Sandra Ott. Living with the Enemy: German Occupation, Collaboration and Justice in the Western Pyrenees, 1940-1948. Cambridge: Cambridge University Press, 2017. 374 pp. $29.99 (paper), ISBN 978-1-316-63087-7.
Reviewed by John Weigel (Carnegie Mellon University)
Published on H-War (March, 2018)
Commissioned by Margaret Sankey (Air War College)
Trouble in French Basque Country during World War II
Was there something unique about the German occupation of the French Basque and Béarnais country from 1940 to 1944 and about the postwar purge trials of suspected collaborators? In Living with the Enemy: German Occupation, Collaboration and Justice in the Western Pyrenees, 1940-1948, Sandra Ott argues yes. Examining the rural department of Basses-Pyrénées, she applies an ethnographical approach that takes into account the special Basque-Béarnais emphasis on mutual exchange, “commensality” (eating together), and hospitality. There is also the department’s location on the Spanish border, which made it a thoroughfare for refugee flows into France toward the end of the Spanish Civil War in 1939 and would-be escapees from France during World War II, including Allied pilots being smuggled out by Resistance groups.
Ott is certainly the right scholar for such a study. By her own account, she has interviewed residents in the department since 1976 and has authored an impressive list of publications that include two earlier books on the Basque country and at least seven journal articles. The more recent book War, Judgment and Memory in the Basque Borderlands, 1914-1945 (2008) also covers the German occupation as experienced by four communities in the former province of Xiberoa (or Soule) in Basses-Pyrénées.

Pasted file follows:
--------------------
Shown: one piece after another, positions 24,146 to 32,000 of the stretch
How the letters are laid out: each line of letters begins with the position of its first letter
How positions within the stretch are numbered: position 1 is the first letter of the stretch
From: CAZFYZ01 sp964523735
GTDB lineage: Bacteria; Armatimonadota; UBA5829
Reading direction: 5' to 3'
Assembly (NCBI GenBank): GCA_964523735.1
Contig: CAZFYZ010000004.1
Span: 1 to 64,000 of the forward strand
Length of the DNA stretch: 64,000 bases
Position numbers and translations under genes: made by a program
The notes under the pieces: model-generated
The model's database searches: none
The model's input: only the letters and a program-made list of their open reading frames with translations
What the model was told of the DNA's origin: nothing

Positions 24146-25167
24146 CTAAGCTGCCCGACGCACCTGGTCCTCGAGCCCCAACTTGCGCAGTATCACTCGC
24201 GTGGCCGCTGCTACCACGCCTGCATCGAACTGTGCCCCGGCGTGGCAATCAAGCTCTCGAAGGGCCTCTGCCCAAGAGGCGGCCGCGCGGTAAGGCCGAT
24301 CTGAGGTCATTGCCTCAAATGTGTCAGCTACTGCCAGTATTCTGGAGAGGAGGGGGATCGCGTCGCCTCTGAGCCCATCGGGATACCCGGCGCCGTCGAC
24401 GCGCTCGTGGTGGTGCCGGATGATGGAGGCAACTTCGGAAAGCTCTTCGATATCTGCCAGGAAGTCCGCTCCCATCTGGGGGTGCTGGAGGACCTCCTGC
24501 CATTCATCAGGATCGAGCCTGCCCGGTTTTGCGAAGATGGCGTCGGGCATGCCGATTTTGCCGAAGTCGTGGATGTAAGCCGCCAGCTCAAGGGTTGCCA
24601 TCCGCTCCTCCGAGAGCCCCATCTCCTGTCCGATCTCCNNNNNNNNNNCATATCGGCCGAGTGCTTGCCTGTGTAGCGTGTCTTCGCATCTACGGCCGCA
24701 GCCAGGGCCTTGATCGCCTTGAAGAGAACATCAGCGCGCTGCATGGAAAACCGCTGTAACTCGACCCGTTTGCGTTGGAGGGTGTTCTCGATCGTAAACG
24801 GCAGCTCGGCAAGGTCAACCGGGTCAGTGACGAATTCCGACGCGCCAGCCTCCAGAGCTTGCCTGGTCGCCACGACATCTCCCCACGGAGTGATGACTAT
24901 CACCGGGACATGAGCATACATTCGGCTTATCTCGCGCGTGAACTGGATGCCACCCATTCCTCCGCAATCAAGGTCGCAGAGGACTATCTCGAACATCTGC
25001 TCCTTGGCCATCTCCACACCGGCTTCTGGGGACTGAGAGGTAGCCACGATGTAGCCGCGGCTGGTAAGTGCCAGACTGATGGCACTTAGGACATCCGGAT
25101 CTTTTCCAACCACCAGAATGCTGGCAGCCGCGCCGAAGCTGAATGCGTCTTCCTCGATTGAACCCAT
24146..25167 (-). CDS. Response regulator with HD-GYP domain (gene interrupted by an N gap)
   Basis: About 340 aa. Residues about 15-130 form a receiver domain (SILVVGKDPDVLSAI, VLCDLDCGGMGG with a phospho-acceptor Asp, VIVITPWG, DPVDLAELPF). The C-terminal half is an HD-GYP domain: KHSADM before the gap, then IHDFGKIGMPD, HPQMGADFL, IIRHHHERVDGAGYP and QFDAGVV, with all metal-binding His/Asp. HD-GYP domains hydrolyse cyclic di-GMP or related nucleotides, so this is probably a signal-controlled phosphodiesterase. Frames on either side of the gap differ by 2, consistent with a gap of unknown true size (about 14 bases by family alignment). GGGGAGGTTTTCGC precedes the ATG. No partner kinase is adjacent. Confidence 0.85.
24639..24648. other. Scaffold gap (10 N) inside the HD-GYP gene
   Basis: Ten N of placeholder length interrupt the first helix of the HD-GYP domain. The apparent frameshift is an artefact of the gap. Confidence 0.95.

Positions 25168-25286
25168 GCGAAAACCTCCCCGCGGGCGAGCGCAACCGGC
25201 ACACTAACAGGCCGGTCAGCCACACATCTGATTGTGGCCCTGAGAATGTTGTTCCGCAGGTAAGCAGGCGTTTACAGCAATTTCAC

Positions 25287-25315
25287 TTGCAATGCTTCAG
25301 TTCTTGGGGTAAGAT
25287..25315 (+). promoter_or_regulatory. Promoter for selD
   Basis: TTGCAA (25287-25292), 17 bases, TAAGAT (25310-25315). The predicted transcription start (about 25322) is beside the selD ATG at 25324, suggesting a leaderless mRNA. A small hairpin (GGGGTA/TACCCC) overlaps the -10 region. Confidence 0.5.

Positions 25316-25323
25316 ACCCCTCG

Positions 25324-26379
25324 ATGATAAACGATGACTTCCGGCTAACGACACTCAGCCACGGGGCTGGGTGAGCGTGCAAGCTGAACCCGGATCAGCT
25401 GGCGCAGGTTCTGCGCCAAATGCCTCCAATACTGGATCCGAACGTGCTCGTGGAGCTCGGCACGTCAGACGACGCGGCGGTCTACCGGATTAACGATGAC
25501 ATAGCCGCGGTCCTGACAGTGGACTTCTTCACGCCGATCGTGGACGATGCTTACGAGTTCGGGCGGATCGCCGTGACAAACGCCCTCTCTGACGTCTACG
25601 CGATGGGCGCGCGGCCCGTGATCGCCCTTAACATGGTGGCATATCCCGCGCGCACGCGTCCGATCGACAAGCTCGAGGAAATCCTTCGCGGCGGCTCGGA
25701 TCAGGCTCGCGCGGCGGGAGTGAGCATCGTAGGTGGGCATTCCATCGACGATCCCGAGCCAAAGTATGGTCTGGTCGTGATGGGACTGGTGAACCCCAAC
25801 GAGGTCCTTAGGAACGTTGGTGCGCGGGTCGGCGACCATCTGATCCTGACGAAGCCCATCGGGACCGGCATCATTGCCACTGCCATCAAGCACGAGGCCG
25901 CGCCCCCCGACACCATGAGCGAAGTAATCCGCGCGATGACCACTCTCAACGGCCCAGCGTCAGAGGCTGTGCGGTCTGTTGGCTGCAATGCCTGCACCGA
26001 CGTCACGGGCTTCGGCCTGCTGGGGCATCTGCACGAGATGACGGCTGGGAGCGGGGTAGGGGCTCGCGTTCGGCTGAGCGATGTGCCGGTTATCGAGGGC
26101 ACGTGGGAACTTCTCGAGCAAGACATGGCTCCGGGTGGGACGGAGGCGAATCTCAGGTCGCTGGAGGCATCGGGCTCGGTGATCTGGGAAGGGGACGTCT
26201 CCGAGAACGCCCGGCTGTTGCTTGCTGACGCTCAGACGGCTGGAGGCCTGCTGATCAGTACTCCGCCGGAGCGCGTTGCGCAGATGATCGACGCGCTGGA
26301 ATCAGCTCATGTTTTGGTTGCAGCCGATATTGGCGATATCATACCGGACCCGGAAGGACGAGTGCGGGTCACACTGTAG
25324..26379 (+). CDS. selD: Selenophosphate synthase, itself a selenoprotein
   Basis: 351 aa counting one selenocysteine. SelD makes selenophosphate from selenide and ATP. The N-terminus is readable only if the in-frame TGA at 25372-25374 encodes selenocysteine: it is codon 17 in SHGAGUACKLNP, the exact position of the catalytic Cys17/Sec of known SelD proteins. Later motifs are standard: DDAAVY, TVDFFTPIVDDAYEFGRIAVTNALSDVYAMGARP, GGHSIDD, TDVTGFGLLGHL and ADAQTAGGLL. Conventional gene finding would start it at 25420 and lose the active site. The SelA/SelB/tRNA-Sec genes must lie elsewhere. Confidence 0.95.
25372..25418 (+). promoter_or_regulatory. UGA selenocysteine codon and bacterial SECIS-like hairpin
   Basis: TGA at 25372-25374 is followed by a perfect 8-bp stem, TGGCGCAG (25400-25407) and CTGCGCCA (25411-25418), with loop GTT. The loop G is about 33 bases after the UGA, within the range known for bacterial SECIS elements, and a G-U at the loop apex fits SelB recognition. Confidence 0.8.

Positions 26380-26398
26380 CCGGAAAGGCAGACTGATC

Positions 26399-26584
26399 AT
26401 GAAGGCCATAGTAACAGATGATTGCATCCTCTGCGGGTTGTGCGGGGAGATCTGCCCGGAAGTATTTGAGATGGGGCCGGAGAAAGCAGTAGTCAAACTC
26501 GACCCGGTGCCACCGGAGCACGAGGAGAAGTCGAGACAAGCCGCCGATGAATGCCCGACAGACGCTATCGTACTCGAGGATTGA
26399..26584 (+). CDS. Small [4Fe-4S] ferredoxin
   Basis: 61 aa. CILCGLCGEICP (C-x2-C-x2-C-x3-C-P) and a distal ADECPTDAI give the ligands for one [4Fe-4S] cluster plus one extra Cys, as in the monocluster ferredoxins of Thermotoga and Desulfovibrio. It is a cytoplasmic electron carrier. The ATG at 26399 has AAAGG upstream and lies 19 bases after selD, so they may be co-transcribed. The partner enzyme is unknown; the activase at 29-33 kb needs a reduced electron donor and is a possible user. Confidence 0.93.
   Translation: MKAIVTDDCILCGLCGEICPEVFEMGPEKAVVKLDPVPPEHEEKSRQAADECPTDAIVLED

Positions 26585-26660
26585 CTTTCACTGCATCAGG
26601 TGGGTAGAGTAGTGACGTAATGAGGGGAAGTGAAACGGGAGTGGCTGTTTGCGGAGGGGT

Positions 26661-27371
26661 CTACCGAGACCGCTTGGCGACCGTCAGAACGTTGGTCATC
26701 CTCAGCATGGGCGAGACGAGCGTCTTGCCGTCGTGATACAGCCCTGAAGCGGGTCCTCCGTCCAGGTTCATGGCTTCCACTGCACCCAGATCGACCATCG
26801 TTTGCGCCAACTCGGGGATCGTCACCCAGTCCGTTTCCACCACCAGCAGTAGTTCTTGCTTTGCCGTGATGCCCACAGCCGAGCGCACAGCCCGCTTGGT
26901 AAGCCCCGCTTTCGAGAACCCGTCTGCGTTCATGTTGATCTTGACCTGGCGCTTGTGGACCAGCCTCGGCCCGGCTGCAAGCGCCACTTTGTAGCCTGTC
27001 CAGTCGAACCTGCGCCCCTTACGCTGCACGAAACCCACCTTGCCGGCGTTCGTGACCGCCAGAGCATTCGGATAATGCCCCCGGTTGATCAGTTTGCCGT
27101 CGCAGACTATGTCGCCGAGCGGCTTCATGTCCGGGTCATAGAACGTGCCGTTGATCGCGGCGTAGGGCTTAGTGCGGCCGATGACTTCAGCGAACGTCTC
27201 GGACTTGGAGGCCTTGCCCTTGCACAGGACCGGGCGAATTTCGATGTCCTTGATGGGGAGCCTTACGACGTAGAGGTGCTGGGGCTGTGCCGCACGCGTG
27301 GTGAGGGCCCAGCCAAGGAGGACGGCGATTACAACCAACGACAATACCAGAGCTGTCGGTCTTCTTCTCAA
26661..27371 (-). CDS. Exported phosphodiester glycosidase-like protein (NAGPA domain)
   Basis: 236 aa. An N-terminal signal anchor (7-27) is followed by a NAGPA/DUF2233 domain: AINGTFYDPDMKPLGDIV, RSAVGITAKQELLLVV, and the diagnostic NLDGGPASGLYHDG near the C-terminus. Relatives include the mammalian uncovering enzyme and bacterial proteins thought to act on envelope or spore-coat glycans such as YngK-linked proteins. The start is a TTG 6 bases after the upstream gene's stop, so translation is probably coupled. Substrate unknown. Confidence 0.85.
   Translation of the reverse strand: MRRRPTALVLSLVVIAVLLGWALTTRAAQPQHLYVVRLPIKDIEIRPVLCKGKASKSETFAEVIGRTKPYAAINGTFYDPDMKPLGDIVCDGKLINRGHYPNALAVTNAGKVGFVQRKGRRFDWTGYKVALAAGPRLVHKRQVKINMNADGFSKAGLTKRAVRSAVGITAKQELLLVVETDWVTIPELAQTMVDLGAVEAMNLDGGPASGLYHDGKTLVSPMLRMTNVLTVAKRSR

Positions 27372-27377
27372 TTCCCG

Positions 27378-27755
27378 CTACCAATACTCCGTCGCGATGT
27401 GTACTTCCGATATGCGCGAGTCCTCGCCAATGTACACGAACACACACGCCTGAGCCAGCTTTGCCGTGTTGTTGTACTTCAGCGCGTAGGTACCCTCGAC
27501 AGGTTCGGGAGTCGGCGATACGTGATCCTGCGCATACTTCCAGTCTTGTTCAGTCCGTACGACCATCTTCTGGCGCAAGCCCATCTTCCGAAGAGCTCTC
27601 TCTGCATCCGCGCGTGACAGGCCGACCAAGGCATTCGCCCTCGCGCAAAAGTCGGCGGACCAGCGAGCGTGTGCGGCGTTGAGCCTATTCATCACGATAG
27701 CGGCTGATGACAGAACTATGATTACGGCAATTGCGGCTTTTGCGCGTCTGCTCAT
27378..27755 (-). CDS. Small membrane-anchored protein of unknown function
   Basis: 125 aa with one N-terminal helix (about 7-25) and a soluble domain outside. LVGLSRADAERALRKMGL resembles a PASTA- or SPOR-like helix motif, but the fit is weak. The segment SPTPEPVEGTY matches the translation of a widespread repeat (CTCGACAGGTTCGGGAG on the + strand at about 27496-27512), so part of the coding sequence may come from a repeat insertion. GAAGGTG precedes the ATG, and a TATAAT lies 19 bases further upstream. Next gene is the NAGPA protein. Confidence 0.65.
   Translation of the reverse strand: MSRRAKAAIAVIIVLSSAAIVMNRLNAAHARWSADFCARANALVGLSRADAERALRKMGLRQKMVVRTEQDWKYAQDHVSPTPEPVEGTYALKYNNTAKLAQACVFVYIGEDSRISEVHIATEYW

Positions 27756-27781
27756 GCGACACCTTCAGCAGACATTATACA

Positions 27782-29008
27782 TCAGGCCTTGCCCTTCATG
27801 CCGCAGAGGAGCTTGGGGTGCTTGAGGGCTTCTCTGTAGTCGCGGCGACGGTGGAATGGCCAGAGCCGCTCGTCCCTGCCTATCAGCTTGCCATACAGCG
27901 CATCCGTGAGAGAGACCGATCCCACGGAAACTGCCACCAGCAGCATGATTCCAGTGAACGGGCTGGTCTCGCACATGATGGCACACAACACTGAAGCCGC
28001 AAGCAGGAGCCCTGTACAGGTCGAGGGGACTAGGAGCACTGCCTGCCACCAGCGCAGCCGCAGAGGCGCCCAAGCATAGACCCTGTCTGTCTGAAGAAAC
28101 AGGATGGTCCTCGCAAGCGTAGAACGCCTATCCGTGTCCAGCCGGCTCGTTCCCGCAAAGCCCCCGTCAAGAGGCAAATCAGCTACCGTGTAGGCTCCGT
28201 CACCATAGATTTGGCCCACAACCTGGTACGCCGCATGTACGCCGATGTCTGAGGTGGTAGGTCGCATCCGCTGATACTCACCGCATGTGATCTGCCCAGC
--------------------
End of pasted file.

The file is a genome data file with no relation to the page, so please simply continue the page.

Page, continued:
The present book applies a case method relying heavily on post-liberation trial dossiers at the department’s official archives. As Ott explains in chapters 3 through 5, the people of France—Basques and Béarnais included—responded to military occupation with collaboration, opportunism, indifference, or resistance, and as soon as the Germans left, the new French authorities established courts to investigate and try suspected collaborators. More than 100,000 faced trial in the whole country and nearly 600 in Basses-Pyrénées, not including those handled in absentia. About 1,500 were executed in France, 3 of them in this department. From the local dossiers, Ott has selected nine cases as having particular interest for her approach, with an eye to finding relationships among them. For example, there are two chapters on a small youth gang in the department capital of Pau, one centered on Henri Lasserre and the other on Jean de Chappotin. While Lasserre never moved beyond local hooliganism and offering the Germans information on local resisters, de Chappotin joined the Waffen-SS Charlemagne Division and served on the eastern front in early 1945. One chapter deals with the irascible Pierre Althape, suspected of informing on his daughter-in-law. His son Bernard smuggled fugitives into Spain but also allegedly gave information to the Germans, as did Bernard’s colleague and Spanish expatriate Angel López, the subject of another chapter. By the way, Ott provides pseudonyms for most names to protect privacy.